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Business is a dead-end, at least when it comes to claiming your place in the sun in the obituary pages when you leave this mortal coil. We've long suspected that celebrity trumps achievement in the public imagination, but now a university sociologist offers proof positive that this trend even extends to the obits section in the newspaper of record, The New York Times.
Justin Bieber and Katy Perry have got a better shot at getting a rousing sendoff from The Gray Lady than a run-of-the-mill captain of industry.
University of South Carolina sociologist Patrick Nolan decided to test the notion that public fascination with celebrities had grown during the 20th century while interest in achievers or producers such as scientists, inventors, industrialists and religious figures had waned.
He analyzed 100 years of obits in The New York Times from 1900 to 2000, working from the newspaper's "notable deaths" section. Even Nolan, who conducted the study with doctoral student Timothy Bertoni, was surprised at the how rapidly celebrities increased in status among the dead last century.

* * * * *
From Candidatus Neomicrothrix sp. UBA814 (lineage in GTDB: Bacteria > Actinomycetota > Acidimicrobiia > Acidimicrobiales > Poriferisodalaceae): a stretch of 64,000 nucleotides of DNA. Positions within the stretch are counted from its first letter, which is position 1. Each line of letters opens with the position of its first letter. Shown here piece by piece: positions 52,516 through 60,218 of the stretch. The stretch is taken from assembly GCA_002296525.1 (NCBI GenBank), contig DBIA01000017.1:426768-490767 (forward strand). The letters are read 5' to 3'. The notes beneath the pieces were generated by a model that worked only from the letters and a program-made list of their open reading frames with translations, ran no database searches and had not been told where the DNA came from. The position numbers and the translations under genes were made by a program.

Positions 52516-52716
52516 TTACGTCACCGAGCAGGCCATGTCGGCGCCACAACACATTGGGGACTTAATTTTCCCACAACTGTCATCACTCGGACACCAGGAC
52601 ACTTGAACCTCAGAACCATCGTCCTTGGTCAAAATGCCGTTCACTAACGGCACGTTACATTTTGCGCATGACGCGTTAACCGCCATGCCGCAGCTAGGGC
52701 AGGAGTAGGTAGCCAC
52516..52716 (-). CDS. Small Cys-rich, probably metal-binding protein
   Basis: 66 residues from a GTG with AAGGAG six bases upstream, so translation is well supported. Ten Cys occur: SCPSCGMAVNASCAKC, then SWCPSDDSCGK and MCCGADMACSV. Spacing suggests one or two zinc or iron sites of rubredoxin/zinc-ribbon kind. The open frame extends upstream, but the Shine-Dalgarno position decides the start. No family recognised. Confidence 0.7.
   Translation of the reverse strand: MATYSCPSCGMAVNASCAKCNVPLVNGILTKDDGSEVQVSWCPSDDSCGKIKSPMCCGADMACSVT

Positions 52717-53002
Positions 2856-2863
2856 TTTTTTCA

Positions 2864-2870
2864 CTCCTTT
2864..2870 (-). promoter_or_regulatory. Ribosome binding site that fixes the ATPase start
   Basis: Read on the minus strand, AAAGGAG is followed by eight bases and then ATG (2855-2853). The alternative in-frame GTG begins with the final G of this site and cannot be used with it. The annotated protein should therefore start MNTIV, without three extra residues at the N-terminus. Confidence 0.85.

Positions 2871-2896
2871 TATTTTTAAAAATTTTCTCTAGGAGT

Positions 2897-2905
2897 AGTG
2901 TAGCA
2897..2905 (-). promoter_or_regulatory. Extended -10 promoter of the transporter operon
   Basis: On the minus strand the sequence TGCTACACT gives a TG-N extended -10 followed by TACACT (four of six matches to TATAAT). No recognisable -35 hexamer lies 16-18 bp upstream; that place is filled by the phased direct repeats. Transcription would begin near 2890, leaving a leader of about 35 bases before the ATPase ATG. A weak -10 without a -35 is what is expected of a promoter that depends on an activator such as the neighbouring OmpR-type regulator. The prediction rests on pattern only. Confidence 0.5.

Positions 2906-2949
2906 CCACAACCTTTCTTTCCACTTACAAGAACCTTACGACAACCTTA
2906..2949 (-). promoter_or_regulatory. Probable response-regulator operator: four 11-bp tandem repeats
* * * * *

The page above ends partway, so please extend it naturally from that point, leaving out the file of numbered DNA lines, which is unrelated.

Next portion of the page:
Obits of entertainers and athletes steadily climbed in rank across the 20th century, moving from seventh place in 1900, to fifth in 1925, up to third in 1950 and then achieved first place in 1975 and 2000, at which point they accounted for 28 percent of obits.
Despite a slight increase in 1925 and 1950, religious obits fell from fourth to last in rank. In fact, there wasn’t a single notable religious obit in 2000. A similar pattern was seen among manufacturing and industry-related obits, and business/finance obits “halved over the century,” Nolan said.
"Most striking are the simultaneous increases in celebrity obituaries and declines in religious obituaries," Nolan said. "The magnitude of these trends is seismic. While the Greeks may have looked to their gods for guidance and entertainment, we’ve turned increasingly to our celebrities — entertainers and athletes."